Dir. Stephen Spielberg
3 ½ out of 5
Theatre aficionados will no doubt be aware of the acclaim garnered by the stage adaptation of Michael Morpurgo’s beloved children’s novel War Horse; not least thanks to the astonishing puppetry demonstrated in animating the play’s mechanical horses. The production, which made its Broadway debut last year, has been a phenomenal success, and its silver screen, Steven Spielberg-helmed counterpart has now arrived amid a shower of media publicity and award nominations, most notably an Oscar nod for Best Picture. For the most part, the considerable hype is justified, and while the shift from animatronic to live horses has left some of the play’s unique charm lost in translation, the result is arguably Spielberg’s finest film in the last six years.
War Horse opens with sweeping shots of rural Devonshire, the landscapes given the romantic lustre to be expected in a Spielberg blockbuster. The villages are picturesque, the cottages quaint, and the film is saturated with bucolic charm. We are introduced immediately to Joey, a young colt who is soon acquired by the troubled Narracott family. The opening act centres on the blossoming friendship between Joey and the young Albert, played competently by newcomer Jeremy Irvine. The rapport between boy and horse is instantly affecting, and the amount of personality displayed by the equine cast impressive, however the movie dwells for too long on these foundational moments. The first forty minutes or so build rather ploddingly toward a cathartic ploughing scene, at which point the audience is left wondering rather impatiently when the war is going to arrive.
Thankfully, it appears shortly thereafter; the narrative shifts gear, and Joey is deployed to France under the care of Tom Hiddleston’s likeable Captain Nicholls. War Horse subsequently takes on an episodic structure, as Joey changes hands in a journey bound for the front line at the Somme. While brilliantly showcasing Janusz Kaminski’s gorgeous cinematography, in some cases the staccato storytelling restricts the audience’s ability to engage with the horse’s human companions. One promising chapter sees two young German brothers fleeing their barracks in an attempted act of desertion, however their tale is brought to a halt almost immediately, leaving their relationship and their predicament underdeveloped and uninvolving as a result.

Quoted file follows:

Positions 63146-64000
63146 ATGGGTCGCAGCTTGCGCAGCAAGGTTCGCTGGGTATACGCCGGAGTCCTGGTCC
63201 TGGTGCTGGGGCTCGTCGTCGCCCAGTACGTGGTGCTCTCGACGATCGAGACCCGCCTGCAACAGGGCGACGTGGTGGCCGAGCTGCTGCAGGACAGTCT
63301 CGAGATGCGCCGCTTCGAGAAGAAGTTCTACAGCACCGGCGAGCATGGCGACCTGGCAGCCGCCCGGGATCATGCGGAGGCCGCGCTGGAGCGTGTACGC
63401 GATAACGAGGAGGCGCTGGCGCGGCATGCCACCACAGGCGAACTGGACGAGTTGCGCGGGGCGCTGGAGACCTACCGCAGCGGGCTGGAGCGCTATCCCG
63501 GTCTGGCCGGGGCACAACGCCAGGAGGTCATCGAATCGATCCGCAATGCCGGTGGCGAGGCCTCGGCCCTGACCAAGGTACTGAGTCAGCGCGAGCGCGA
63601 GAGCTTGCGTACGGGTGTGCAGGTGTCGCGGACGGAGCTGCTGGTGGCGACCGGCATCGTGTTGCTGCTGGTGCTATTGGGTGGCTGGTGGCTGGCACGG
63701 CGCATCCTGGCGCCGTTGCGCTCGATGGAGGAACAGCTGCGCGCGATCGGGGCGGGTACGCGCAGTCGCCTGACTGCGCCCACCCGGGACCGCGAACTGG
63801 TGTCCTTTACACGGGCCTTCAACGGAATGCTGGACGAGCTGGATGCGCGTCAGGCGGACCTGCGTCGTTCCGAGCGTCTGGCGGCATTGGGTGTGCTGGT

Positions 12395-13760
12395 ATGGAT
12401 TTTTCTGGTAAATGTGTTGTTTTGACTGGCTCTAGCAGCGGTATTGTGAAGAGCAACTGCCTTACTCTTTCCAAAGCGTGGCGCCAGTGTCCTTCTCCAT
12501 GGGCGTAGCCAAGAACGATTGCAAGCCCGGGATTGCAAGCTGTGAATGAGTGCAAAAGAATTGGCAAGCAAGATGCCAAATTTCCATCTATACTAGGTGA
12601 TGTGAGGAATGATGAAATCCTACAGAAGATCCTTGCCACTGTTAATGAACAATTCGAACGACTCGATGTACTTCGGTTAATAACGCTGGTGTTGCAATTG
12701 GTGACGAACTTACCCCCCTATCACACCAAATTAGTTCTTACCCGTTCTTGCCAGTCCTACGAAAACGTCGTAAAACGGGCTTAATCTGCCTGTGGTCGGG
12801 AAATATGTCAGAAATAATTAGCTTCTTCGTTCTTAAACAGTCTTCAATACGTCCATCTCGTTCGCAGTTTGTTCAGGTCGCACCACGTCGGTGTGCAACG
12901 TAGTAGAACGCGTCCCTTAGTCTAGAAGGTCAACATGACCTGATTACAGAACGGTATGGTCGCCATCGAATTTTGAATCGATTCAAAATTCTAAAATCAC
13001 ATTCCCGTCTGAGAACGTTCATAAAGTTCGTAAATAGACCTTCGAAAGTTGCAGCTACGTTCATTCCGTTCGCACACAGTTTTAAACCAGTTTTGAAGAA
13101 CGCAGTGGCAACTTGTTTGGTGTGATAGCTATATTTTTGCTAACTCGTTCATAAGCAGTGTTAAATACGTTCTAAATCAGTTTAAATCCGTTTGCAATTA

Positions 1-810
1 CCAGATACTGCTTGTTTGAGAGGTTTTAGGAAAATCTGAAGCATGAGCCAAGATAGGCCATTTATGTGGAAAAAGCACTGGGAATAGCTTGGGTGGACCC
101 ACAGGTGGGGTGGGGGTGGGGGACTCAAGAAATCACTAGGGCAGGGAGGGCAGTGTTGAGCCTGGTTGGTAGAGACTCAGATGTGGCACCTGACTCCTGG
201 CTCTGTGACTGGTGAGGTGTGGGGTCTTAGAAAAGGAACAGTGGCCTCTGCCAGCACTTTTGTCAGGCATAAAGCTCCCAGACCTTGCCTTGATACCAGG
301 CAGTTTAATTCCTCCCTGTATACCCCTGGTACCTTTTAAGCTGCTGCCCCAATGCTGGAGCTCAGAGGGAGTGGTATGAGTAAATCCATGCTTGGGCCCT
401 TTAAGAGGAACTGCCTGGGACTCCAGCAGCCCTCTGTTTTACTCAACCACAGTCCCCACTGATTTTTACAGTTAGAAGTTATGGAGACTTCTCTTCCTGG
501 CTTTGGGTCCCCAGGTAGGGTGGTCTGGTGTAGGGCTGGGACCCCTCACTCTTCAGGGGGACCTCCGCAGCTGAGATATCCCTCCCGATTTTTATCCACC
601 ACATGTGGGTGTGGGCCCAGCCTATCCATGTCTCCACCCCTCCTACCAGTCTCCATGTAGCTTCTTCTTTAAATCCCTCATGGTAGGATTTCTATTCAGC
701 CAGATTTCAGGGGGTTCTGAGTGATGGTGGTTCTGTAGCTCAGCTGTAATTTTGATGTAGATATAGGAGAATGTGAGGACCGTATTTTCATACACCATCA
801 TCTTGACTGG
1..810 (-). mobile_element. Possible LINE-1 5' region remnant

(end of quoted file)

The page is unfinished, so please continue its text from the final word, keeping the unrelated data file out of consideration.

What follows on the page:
This isn’t the only issue: in keeping with the film’s glossy aesthetic, even the bog and barbed wire of no man’s land are given a Hollywood sheen, conveying little of the war’s grimness and gravity. However, whilst the conflict may be peripheral, it adequately underscores a universal tale of friendship in the face of extreme adversity. This is first and foremost a family movie, closer in tone to Spielberg’s E.T. than his Saving Private Ryan, and it deliberately focuses on the more personal trials of its characters over the transcendent struggle of the war. The emphasis in War Horse is placed squarely on the ‘horse’.
The whole thing is swept along by a suitably rousing John Williams score, which, combined with the saccharine visuals, threatens at times to overwhelm with sentimentality. But then War Horse is not a film for the misanthrope, and those willing to embrace its schmaltziness and be carried away by its histrionics will find themselves captivated, and inevitably moved by its undeniably affective conclusion. Spielberg’s equine epic is a melodrama of the highest order, and though its sumptuous portrayals of pastoral Europe and the Great War are ultimately insubstantial, they furnish what is, at its heart, a simple, touching, and deceptively human drama.